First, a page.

Appellants further argue that a bill of particulars submitted by federal prosecutors in the criminal antitrust litigation involving Edward L. Wynns, a former vice-president of GC-Washington, should have made District investigators realize that the conspiracy—and hence the damages to District of Columbia consumers—extended over a period of five years and not just the two years alleged in the District's parens patriae complaint. Wynns, however, eventually pleaded guilty to one count of perjury, not conspiracy, and given the fact that the United States government accepted pleas by the corporate defendants to conspiracies covering only eleven months, we will not second-guess the trial judge's conclusion that any evidence the District could hope to obtain of a five-year conspiracy was "speculative."

[5] To like effect, and factually even closer on point, is in In re Master Key Antitrust Litigation, 76 F.R.D. 460 (D.Conn.1977), aff'd mem., 580 F.2d 1045 (2d Cir.1978). There the defendants settled with plaintiffs representing a class of indirect purchasers shortly before the Supreme Court ruled in Illinois Brick that indirect purchasers have no claim for damages under federal antitrust law. The defendants then moved to vacate the judgment entered on the basis of their settlement, and the District Court denied the motion. The court made clear that its ruling would apply equally to plaintiffs or defendants who might seek similar relief from a settlement based on a subsequent change in the law.

The pending petition for certiorari in Illinois Brick was a question mark for all parties. These were all contingencies the litigants were free to compromise by way of settlement. But for the legal risks of their claims, plaintiffs might well have demanded a far greater sum of money before consenting to the dismissal of the actions. If Illinois Brick had been decided in favor of the indirect purchasers, plaintiffs could not complain that they settled too cheaply. Defendants are in a similar position. Both sides were at risk; they got exactly what they bargained for.

76 F.R.D. at 464-65 (footnotes omitted).

[6] See In re Uranium Antitrust Litigation, 556 F.Supp. 806, 807 (N.D.Ill.1983).

[7] In addition, the trial court noted that because the pleas of guilty taken in the criminal antitrust actions covered a conspiracy of only eleven months, the District would have to prove about one-half of its claims—based upon an alleged two-year conspiracy—without the evidentiary benefit of those pleas.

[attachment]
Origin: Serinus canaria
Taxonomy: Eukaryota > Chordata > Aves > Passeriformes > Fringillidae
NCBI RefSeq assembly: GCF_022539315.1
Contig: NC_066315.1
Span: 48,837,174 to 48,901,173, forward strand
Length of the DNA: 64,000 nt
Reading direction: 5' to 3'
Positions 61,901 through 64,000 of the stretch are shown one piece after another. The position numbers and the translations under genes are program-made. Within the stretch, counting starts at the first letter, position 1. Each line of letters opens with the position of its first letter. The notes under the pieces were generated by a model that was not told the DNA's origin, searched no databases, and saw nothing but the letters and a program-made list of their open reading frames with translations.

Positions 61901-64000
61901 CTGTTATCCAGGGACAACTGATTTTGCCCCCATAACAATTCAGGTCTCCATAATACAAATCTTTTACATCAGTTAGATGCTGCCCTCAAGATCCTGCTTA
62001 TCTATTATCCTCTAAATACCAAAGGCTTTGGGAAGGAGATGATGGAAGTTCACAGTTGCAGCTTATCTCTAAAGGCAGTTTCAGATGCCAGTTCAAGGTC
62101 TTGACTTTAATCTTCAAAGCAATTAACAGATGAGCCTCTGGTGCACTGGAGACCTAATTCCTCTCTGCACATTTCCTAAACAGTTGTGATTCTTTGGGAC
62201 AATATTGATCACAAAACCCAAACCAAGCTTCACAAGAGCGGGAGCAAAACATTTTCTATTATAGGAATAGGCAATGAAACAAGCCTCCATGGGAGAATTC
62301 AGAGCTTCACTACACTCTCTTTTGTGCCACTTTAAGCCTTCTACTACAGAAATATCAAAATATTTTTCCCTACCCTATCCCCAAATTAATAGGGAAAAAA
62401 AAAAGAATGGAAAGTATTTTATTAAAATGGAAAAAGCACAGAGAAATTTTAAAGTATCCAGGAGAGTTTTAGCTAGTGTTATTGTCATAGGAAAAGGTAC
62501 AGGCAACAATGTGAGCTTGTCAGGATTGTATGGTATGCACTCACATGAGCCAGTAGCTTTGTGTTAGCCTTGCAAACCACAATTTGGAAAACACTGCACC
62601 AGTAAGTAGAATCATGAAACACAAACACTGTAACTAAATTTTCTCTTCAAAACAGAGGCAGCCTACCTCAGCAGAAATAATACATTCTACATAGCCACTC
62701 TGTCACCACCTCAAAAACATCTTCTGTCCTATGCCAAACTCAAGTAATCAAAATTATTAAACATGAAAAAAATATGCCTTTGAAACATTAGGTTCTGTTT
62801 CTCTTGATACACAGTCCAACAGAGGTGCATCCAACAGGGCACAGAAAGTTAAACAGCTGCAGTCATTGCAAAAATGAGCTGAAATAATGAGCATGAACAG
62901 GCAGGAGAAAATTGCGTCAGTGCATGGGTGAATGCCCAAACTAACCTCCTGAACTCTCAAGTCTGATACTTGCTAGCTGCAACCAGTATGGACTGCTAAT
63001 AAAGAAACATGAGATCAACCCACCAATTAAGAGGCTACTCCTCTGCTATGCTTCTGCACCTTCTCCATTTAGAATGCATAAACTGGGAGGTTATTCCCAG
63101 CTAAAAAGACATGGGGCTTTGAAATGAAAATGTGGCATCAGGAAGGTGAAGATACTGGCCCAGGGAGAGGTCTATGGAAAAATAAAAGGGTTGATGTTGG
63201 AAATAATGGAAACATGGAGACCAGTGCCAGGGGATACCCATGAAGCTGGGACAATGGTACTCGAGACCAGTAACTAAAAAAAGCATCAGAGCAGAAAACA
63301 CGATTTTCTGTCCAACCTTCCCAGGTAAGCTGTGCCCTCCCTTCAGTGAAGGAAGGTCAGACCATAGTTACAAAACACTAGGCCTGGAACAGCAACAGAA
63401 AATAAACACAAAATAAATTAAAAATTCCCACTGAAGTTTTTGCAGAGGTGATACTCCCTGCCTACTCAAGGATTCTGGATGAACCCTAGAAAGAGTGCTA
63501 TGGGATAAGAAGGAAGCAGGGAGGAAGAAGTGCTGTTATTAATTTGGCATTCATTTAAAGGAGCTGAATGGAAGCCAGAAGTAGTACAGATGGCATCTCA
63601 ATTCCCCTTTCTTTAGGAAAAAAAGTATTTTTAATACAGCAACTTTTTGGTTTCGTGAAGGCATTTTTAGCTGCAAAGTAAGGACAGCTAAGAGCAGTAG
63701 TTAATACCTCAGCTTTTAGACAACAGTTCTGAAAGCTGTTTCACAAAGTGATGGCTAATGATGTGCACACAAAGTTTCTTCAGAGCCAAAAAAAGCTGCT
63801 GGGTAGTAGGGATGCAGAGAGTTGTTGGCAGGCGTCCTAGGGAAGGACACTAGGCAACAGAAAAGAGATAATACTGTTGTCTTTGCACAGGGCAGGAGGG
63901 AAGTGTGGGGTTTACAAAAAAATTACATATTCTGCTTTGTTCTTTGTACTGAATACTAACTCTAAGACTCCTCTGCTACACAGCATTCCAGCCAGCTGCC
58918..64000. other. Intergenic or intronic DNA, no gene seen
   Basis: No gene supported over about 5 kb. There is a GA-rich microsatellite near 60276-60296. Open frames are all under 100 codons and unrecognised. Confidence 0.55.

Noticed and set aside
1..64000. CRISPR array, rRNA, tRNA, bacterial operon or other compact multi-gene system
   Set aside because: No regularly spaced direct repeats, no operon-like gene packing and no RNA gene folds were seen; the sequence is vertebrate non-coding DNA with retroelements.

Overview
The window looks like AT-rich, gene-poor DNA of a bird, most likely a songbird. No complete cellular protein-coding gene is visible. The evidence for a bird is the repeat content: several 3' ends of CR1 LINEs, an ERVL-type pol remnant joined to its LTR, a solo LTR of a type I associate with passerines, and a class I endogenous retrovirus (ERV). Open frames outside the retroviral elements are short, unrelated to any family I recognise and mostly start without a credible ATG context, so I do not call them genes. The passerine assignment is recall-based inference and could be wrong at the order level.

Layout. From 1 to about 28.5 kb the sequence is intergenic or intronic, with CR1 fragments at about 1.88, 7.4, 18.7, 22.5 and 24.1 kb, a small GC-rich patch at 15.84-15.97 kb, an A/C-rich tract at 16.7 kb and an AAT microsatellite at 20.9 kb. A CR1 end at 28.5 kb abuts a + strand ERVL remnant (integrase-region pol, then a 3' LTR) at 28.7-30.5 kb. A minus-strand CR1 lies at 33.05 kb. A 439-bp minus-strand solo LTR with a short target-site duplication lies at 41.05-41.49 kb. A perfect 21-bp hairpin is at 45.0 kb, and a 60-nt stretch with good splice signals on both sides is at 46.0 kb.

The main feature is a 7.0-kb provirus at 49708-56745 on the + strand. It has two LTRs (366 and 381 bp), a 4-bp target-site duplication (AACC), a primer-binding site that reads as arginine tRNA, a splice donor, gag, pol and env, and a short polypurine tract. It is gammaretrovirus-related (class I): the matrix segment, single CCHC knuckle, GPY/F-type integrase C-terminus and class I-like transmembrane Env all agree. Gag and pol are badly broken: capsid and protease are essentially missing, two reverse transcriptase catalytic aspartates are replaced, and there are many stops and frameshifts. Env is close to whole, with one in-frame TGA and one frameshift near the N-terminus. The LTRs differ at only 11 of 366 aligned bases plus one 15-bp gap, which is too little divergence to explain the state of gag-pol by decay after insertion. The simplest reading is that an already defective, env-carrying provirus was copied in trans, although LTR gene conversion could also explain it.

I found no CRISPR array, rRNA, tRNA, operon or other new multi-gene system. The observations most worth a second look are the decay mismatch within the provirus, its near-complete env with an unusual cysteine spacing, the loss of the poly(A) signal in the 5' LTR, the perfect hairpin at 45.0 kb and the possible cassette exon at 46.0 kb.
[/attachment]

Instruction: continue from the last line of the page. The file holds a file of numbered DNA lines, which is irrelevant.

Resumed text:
[8] We are not persuaded, for example, that the District's estimate mistook a one-year damage figure computed in the District Court litigation for a two-year figure, thus halving a portion of the actual damages.

[9] Nor is there any reason to disturb the court's findings with respect to the remaining factors courts have considered in reviewing proposed settlements. The court found that

[t]he record on March 24, 1989 permitted a conclusion that the settlement was reached as a result of good-faith bargaining at arm's length between experienced counsel. Although the antitrust statute is of recent origin, there was no suggestion that counsel for the District of Columbia was not qualified to handle substantial litigation. Further, there was no suggestion of collusion. Indeed, the governmental nature of the case obviated any concern that counsel may have sought settlement to insure a fee. The absence of significant opposition from any source other than [appellants] also mitigated [sic; militated] in favor of approving the settlement.

[10] Section 28-4507(b)(2)(B) provides that money recovered in an antitrust action and deemed a civil penalty shall be deposited with the District of Columbia, subject to the requirement "that any distribution procedures adopted shall first afford each person a reasonable opportunity to secure each such person's appropriate portion of the net monetary relief."